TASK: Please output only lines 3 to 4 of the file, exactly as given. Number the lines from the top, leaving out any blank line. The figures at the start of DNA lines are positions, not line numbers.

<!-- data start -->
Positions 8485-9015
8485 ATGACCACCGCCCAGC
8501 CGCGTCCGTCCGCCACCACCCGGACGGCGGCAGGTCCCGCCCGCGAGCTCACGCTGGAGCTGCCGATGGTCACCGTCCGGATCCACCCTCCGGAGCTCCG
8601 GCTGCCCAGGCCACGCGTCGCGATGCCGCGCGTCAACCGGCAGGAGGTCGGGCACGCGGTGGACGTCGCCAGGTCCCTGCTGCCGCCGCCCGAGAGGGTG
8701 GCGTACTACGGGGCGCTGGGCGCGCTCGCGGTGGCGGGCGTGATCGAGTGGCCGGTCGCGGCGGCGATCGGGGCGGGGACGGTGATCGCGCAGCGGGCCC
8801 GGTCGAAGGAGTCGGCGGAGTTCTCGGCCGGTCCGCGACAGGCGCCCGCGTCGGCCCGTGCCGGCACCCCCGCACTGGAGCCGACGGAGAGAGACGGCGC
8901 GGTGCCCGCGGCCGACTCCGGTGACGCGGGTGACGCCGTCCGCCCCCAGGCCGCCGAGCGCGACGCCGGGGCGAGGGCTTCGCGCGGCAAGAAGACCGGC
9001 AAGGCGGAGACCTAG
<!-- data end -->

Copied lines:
8501 CGCGTCCGTCCGCCACCACCCGGACGGCGGCAGGTCCCGCCCGCGAGCTCACGCTGGAGCTGCCGATGGTCACCGTCCGGATCCACCCTCCGGAGCTCCG
8601 GCTGCCCAGGCCACGCGTCGCGATGCCGCGCGTCAACCGGCAGGAGGTCGGGCACGCGGTGGACGTCGCCAGGTCCCTGCTGCCGCCGCCCGAGAGGGTG